Flashback: Dorgan vs Summers on Bank Regulation

A colleague offers us Stephen Labaton’s November 5, 1999 New York Times article “Congress Passes Wide-Ranging Law Easing Bank Laws”:

“Today Congress voted to update the rules that have governed financial services since the Great Depression and replace them with a system for the 21st century,” Treasury Secretary Lawrence H. Summers said. “This historic legislation will better enable American companies to compete in the new economy.” […]

“I think we will look back in 10 years’ time and say we should not have done this but we did because we forgot the lessons of the past, and that that which is true in the 1930’s is true in 2010,” said Senator Byron L. Dorgan, Democrat of North Dakota. “I wasn’t around during the 1930’s or the debate over Glass-Steagall. But I was here in the early 1980’s when it was decided to allow the expansion of savings and loans. We have now decided in the name of modernization to forget the lessons of the past, of safety and of soundness.”

I think it’s pretty clear, when you look at it in detail, that you can’t really point to the current situation and say “aha! if only Glass-Steagall were on the books this wouldn’t have happened!” That’s not at all clear. Among other things, by this time Glass-Steagall was already a bit of a dead letter thanks to a series of successive administrations who didn’t really believe in its spirit.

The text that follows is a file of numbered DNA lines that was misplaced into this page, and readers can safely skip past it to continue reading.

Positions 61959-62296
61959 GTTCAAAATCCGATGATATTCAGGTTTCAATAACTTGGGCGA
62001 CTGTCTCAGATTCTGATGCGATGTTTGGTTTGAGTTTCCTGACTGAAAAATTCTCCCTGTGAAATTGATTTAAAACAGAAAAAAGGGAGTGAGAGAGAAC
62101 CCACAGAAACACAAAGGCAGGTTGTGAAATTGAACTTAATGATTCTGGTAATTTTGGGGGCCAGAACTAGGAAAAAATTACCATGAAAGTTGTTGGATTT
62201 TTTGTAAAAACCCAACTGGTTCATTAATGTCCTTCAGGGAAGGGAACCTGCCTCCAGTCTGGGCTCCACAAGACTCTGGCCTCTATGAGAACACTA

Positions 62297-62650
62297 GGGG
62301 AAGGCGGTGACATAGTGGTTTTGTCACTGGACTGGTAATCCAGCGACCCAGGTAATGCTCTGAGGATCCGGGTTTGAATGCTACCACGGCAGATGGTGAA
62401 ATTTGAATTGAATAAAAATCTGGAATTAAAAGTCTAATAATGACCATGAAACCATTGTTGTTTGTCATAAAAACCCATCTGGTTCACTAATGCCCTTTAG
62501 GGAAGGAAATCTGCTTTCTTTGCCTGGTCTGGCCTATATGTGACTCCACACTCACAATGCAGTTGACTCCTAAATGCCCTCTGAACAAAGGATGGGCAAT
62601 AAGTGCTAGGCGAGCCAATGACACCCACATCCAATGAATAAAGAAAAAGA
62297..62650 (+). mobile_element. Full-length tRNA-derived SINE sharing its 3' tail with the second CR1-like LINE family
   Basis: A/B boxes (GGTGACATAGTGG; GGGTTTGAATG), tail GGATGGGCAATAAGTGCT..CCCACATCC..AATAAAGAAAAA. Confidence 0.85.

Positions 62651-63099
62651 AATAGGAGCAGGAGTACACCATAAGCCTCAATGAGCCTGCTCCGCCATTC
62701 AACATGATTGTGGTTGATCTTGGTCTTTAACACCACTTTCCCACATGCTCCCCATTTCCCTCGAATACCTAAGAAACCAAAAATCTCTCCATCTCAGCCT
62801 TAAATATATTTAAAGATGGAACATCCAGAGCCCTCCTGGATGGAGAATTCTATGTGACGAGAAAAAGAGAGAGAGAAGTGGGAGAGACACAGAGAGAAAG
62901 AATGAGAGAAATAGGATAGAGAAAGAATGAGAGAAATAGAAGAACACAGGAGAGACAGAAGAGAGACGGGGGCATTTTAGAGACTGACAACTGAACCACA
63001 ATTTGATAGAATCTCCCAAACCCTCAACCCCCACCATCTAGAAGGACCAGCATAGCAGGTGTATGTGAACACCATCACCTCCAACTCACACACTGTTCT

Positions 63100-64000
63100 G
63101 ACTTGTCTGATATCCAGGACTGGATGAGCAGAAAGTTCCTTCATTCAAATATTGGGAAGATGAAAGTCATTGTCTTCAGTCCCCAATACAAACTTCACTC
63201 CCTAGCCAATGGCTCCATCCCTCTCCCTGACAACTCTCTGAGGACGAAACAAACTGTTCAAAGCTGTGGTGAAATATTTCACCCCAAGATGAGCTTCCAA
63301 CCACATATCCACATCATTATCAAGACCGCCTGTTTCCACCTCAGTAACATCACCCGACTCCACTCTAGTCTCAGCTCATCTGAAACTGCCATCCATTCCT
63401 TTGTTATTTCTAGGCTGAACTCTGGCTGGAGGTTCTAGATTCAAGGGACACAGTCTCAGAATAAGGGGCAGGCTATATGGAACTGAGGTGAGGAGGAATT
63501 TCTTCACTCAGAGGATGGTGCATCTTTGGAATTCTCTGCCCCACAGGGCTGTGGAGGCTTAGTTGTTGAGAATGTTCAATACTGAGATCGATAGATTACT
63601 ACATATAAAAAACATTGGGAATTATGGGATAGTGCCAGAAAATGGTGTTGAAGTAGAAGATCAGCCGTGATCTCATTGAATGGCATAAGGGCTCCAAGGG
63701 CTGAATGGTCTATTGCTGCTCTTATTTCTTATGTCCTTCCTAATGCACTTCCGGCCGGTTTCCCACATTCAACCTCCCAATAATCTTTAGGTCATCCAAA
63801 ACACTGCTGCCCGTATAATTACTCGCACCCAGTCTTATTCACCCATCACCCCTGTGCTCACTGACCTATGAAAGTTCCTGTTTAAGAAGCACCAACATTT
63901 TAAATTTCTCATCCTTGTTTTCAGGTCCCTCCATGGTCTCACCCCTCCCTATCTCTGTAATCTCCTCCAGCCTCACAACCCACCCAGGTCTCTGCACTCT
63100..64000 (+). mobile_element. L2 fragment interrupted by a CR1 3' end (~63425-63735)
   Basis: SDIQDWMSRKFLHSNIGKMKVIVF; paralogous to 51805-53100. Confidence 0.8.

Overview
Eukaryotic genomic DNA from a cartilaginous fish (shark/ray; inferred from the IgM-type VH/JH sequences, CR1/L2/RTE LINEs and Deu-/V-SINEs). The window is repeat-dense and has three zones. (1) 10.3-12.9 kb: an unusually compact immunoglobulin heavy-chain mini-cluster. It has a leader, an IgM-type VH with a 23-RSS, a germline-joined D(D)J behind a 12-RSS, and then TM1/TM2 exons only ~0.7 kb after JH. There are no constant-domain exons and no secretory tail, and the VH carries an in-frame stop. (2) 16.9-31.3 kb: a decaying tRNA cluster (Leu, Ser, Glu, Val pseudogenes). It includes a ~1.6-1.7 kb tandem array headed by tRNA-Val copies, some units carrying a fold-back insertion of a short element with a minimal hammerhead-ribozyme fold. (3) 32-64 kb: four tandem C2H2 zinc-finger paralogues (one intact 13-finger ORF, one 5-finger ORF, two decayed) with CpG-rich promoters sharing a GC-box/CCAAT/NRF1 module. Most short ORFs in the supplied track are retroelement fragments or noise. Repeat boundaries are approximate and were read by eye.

That said, the debate over the spirit of the laws was an important one. Summers and Dorgan weren’t just talking about a technical issue of bank regulation, they were talking about contrasting philosophical approaches. To Summers, Depression-era regulations were outdated, and reflected a no-longer-needed sense of panic and populist outrage. Modern-day knowledge of the financial system, both inside banks and inside policy circles, meant that we didn’t need to have those kind of fears of a panic that we wouldn’t be able to deal with. Meanwhile, hobbling financial institutions with crude regulatory barriers was likely to real harm. It was important to “better enable American companies to compete in the new economy.” Dorgan, by contrast, saw the world more through the lens of uncertainty. Previous bouts of financial deregulation had led to problems. And the post-Depression banking system had proven compatible with decades of economic growth. To throw caution to the wind on the assumption that the problems of the past wouldn’t re-arise seemed like hubris.

Needless to say, we’re only a few years into the 21st century and the “rules for the 21st century” don’t seem to have worked very well. In retrospect, it’s not entirely clear what the benefits of allowing the creation of extremely large financial conglomerates was. For a while, they appeared to be powering economic growth, but in retrospect a lot of the profits associated with big-time finance seem to have been illusory. But the problems associated with this approach seem real enough.